Asked by: Mia Lee, Glasgow
To some extent, yes.
Psychologists have tested this in various ways, including asking people to spend time learning pairs of words, and then asking them to deliberately forget some of them. Future memory for the deliberately forgotten words tends to be poorer.
More recently, researchers have extended this concept to show that people can unlearn behavioural habits acquired in the lab (such as particular finger movements paired with specific words), and they’ve found that after a period of deliberately not thinking about a particular autobiographical episode from their lives, people show a loss of memory details for that episode.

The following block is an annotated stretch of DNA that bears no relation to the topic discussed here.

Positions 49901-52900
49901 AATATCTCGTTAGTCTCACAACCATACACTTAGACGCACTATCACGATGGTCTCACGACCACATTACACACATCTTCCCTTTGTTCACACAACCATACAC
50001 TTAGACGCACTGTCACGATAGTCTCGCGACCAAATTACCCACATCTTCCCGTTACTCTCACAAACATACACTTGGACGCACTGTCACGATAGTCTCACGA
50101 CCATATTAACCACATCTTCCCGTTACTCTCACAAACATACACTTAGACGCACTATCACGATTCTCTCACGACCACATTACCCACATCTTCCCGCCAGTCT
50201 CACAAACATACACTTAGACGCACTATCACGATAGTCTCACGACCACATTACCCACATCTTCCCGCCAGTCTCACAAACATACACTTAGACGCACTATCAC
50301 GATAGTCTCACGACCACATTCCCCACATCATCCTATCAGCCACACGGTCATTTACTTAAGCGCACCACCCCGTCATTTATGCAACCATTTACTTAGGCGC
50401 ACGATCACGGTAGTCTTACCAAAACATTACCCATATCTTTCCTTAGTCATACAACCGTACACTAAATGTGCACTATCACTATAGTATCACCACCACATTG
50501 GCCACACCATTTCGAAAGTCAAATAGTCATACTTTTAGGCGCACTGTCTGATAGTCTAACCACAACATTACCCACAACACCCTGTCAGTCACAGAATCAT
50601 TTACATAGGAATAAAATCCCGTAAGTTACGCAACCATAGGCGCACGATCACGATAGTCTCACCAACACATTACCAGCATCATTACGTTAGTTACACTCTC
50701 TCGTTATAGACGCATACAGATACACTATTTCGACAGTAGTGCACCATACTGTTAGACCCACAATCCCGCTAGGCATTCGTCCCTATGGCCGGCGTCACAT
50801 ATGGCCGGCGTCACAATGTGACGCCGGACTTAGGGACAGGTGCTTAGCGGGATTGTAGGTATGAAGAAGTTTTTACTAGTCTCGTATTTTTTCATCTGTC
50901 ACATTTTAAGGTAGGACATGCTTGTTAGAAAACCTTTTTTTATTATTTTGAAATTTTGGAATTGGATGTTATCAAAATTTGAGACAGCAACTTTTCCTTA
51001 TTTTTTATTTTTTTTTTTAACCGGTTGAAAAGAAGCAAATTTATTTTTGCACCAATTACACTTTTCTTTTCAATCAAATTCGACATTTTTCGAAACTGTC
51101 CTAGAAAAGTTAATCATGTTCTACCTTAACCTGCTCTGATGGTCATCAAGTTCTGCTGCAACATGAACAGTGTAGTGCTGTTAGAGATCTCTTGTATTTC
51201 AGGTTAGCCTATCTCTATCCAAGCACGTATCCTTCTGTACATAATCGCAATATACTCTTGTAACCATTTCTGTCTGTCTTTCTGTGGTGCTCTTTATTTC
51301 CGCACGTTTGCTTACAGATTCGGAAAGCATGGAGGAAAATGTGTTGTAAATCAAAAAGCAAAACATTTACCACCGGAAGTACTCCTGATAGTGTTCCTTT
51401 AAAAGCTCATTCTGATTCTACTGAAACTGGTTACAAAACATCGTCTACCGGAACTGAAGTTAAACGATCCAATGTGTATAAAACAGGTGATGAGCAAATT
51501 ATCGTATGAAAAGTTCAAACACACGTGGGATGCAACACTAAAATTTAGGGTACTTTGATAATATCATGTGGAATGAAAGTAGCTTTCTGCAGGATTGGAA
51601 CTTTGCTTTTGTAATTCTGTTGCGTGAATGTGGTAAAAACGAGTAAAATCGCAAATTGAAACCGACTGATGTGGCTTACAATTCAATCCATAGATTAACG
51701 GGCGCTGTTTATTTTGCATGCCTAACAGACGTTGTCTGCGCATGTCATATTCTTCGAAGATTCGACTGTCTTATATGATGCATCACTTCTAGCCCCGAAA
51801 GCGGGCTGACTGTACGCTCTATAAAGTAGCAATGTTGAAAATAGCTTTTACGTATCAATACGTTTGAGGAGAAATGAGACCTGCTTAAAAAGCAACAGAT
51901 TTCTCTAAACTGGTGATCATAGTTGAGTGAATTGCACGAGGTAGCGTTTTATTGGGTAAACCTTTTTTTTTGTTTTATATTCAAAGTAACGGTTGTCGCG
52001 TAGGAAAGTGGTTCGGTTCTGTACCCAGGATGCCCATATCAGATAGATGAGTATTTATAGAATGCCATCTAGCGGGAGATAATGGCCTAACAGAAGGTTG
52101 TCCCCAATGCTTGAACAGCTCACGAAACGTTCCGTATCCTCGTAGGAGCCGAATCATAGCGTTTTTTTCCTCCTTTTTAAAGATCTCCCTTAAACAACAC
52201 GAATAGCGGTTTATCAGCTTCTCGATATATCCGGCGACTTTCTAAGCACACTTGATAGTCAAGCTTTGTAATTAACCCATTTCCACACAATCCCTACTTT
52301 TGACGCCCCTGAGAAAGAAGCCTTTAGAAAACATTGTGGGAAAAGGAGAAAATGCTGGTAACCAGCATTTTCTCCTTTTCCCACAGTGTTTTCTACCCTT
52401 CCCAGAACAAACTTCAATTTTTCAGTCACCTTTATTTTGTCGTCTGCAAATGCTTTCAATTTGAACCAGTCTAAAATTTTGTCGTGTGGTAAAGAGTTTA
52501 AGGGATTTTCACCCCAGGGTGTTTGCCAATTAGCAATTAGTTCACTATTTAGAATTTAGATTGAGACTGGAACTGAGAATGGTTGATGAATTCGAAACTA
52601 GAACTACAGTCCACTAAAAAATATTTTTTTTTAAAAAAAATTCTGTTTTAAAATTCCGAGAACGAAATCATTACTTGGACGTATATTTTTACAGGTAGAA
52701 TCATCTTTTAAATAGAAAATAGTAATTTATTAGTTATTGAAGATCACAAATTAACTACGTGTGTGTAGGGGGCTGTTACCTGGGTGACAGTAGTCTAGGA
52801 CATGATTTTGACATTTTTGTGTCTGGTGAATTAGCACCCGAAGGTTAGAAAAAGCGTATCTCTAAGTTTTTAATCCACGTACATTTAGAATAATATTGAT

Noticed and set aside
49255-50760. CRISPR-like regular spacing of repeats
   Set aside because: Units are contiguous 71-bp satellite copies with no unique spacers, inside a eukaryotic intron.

Dr Christian Jarrett is a cognitive neuroscientist, science writer and author. He is the Deputy Editor of Psyche, the sister magazine to Aeon that illuminates the human condition through psychology, philosophy and the arts. Jarrett also created the British Psychological Society's Research Digest blog and was the first ever staff journalist on the Society's magazine, The Psychologist. He is author of Great Myths of The Brain and Be Who You Want: Unlocking the Science of Personality Change.
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